Perseid 2013 meteor hunt: How to stargaze the ‘tears of a saint’

The annual Perseid meteor shower will reach its height starting Sunday night. Here are some tips for spotting these bits of rock and ice known as shooting stars.

Doug Murray/REUTERS
A Perseid meteor streaks above the skies of Palm Beach Gardens, Fla., in 2009. The annual Perseid meteor shower begins Sunday night.

For many Americans, catching a glimpse of the Perseid meteor shower, which will reach its height starting Sunday, is an annual summer rite. But what about when a clear, star-studded sky seems devoid of shooting stars right when the Perseids are supposedly turning up the heat?

Turns out meteor hunting isn’t as easy as it sounds, and can be anticlimactic. But, hey, it doesn’t take much, or long, to become a Perseid veteran.

Starting around July 17th every year and culminating around the 10th of August, the so-called Tears of St. Lawrence, named after the date of the Catholic saint’s martyrdom, burst through Earth’s outer layers, catch fire, and flare out at speeds around 25 miles per second, depending on trajectory.

The meteors are really icy space boulders left behind by the Comet Swift-Tuttle, which the planet Earth, hurtling through space, crashes into, whence our atmosphere absorbs the comet flotsam. One of the highest meteor falling rates from the Perseids was 173 an hour, in 2009. The annual Perseid display was first documented in AD 36.

To be sure, getting up early and finding a dark field from which to stare up at the sky can be difficult by itself. At least parts of the sky must be fog and cloud-free. A risen moon, either waxing or waning, can make viewing difficult. Plus on a good, clear night, there’s a whole big sky to observe. Named the Perseids because that is the constellation from which they appear to emanate, the meteors can in fact be seen anywhere across the sky.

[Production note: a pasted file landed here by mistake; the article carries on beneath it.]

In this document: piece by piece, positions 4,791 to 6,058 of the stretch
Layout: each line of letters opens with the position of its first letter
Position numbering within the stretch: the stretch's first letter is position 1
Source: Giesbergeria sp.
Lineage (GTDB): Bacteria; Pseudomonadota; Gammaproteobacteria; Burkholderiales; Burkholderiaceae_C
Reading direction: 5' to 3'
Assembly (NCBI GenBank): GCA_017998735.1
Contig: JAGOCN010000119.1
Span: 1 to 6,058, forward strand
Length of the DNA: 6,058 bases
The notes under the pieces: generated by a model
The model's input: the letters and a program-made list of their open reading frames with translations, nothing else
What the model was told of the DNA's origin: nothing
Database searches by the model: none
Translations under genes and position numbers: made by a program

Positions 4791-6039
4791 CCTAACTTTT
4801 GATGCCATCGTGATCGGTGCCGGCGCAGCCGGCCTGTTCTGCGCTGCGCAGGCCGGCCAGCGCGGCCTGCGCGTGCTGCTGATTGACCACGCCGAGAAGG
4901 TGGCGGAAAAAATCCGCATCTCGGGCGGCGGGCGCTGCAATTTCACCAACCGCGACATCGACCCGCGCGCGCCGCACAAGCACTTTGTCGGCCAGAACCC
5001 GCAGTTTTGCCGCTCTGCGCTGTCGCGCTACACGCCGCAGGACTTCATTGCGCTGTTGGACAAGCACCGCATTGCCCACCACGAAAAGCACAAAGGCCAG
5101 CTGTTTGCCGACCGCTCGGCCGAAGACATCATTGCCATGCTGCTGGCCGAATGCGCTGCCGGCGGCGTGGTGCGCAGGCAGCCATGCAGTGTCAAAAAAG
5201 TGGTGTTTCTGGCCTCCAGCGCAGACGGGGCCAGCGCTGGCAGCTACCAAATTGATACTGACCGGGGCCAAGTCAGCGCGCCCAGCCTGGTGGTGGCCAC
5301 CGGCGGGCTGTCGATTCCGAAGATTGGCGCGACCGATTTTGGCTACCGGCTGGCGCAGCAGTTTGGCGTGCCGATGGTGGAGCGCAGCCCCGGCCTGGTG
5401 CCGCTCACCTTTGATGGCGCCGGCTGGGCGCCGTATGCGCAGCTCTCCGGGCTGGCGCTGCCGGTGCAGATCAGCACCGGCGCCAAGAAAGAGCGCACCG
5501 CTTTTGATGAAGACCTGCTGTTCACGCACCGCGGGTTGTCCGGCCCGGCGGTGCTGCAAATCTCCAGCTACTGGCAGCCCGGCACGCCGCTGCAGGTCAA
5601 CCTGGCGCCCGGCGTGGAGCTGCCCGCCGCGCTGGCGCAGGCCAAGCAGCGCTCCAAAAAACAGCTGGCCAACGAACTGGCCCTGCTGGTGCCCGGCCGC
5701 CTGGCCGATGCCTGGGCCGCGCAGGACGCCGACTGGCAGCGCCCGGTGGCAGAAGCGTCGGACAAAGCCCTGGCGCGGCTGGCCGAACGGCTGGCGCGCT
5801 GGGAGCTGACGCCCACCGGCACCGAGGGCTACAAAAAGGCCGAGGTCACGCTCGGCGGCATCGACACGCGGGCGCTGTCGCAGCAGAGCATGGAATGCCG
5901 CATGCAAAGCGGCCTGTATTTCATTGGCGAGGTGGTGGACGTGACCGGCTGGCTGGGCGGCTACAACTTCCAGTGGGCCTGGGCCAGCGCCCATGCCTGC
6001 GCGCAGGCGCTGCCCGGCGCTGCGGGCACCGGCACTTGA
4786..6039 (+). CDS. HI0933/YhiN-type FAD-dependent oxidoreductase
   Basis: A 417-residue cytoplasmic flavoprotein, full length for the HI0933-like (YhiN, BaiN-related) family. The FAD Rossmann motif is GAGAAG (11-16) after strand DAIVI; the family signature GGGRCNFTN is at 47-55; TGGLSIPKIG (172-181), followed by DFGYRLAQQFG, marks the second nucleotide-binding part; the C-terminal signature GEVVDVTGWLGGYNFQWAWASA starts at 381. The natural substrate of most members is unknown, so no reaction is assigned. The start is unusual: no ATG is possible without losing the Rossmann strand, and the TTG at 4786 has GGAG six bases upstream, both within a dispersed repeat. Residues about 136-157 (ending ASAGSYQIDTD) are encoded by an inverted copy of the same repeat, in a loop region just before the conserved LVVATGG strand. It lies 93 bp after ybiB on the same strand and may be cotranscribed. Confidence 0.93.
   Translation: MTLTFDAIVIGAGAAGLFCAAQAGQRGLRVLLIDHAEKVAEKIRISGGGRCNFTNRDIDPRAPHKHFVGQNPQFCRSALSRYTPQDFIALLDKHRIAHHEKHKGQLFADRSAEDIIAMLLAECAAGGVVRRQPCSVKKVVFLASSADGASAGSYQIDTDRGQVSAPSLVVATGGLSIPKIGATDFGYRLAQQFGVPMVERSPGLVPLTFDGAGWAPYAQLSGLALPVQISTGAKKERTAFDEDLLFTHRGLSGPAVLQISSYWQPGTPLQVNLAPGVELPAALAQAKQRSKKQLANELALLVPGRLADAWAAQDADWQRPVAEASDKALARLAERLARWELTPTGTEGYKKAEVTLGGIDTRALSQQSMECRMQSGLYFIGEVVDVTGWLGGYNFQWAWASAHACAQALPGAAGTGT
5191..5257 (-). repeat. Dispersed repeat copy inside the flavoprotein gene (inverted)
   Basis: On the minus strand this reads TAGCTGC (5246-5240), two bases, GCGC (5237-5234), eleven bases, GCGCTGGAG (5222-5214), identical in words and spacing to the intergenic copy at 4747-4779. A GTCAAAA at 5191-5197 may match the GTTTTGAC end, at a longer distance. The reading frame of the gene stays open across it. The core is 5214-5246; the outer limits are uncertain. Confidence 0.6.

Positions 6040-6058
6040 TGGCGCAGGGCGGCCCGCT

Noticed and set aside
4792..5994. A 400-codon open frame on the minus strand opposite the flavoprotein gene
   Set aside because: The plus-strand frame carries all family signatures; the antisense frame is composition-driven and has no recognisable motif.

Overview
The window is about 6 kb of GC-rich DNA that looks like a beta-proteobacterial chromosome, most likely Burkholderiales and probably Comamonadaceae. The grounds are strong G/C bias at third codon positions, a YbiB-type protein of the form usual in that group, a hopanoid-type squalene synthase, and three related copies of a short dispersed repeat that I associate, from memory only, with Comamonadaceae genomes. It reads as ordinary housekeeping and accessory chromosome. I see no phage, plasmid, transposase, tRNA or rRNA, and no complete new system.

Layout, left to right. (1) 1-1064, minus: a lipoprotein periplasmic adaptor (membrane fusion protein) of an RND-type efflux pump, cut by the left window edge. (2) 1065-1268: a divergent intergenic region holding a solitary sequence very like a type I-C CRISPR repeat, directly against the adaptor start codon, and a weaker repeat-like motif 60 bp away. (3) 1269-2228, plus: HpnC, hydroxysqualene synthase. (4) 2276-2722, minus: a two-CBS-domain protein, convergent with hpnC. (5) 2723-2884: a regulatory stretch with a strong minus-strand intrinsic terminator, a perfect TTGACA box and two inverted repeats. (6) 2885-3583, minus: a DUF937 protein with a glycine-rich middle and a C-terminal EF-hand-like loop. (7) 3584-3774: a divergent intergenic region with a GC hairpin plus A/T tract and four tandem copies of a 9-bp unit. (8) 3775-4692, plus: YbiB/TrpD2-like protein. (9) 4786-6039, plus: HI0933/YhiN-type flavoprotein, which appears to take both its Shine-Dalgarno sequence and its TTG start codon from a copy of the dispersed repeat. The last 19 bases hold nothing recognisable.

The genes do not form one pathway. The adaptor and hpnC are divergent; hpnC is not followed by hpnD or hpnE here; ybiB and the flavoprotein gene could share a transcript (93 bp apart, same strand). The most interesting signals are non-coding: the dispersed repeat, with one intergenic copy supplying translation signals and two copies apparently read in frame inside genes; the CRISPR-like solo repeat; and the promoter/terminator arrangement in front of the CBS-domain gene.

The key is to get comfortable on a blanket, on your back, and preferably find someone pleasant with whom to while away a few skygazing hours. Have a sip of something hot to ward off the dew.

Fortunately, this year the viewing odds are better than usual. At least in most parts of the US, the moon will be long below the horizon in the wee hours, leaving the sky dark for the hours when meteor hunting is the best.

What’s more, keep meteor-gazing simple, Andrew Fraknoi, an astronomy professor at Foothill College in Los Altos, Calif., tells the San Francisco Chronicle’s David Perlman.

One rule is to not even bother with a telescope or binoculars. “Your eyes are the best tools, because the faint flashes can appear anywhere at all in the sky, and meteor showers are far more subtle than fireworks,” advises Mr. Fraknoi.

Even on the busiest Perseid nights, most of the meteors can’t be seen, largely because they burn out some 50 miles above Earth’s surface. But patience, as usual, tends to reward. Remember that they’re often as quick as a blink, and flash at a rate of about one a minute, or an expected 70 meteors an hour.

The best meteor hunting tip: Don’t expect to see one right away. Just lay back, relax, and a few tears of a saint will eventually zip out of the sky, trailing excited whispers. 

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